Aging starts from the inside, with processes breaking down at the microscopic level and then snowballing to larger effects that cause the body to decline. But there’s more to the story than that. According to a research team led by led by scientists at University of Utah Health, aging can stem from too much of a good thing. Elevated levels of an important nutrient—the amino acid cysteine—jump starts the aging process. Their study appears online in the journal Cell.
Just as important, lowering levels of cysteine keeps cells healthy for longer as they get older.
“This gives us a different view of aging,” says Adam Hughes, Ph.D., senior author of the study and an assistant professor of biochemistry at U of U Health. “While amino acids had previously been linked to aging, up until now how they caused cellular demise had been unclear.”
Although the discovery was made in yeast, the underlying mechanisms are highly conserved across species. These insights could enhance our understanding of aging in humans and could have implications for treating age-related diseases such as Parkinson’s and Alzheimer’s.
Even within the tiny confines of the cell, everything has its place. Nutrients, metabolites, and proteins are among the components that are carefully sorted into compartments, the cell’s organelles. Previous work by Hughes had linked the degradation of a specific type of organelle, the vacuole, to aging, but no one understood why.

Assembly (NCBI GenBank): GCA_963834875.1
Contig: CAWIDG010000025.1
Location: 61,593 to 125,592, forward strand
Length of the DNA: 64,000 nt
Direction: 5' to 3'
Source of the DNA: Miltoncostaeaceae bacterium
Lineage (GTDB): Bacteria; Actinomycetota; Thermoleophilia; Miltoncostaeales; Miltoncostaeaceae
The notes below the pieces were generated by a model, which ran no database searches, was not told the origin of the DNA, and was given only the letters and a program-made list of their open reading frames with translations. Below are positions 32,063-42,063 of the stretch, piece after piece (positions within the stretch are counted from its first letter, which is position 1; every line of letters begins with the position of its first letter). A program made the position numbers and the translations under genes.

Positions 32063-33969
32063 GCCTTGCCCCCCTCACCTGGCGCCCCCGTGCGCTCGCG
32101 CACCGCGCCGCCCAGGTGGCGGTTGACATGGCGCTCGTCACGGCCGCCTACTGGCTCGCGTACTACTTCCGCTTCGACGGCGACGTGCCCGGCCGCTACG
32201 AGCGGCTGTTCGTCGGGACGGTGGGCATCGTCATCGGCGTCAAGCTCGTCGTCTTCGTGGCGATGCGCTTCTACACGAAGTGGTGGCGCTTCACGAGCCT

This new study sheds light on that mystery by demonstrating that when the organelle fails, its contents wind up in the wrong place. The amino acid cysteine accumulates outside the vacuole and effectively becomes toxic when it interferes with iron in the cell. The indispensable metabolite is required to keep the cell’s engine, mitochondria, running smoothly. As iron levels drop, mitochondria deteriorate and the health of the cell declines.
The predicament is reminiscent of what can happen when an old car sputters then dies. As gaskets break down, oil leaks into the engine compartment and interferes with equipment that keeps the engine purring. Over time the disarray spreads, stress mounts and the engine fails.
“Our results have set a new baseline to move into an entirely new area to investigate how amino acids become toxic and how the cell senses this and copes with it,” says Hughes.
Misplaced cysteines may not be the only amino acid that wreaks havoc, he points out. Changes in the compartmentalization of other amino acids may invoke chaos in other ways. If such breaches are a normal consequence of aging and disease in people, the challenge is to continue to identify mechanisms that cells use to keep the order. By following nature’s lead, science may come up with novel ways to combat problems that arise as we age.
In addition to Hughes, co-authors are Casey Hughes, Troy Coody, Mi-Young Jeong, Jordan Berg and Dennis Winge from U of U Health. The research publishes as “Cysteine toxicity drives age-related mitochondrial decline by altering iron homeostasis” and was funded by the National Institutes of Health, American Federation for Aging Research, Glenn Foundation for Medical Research and the Searle Scholars Program.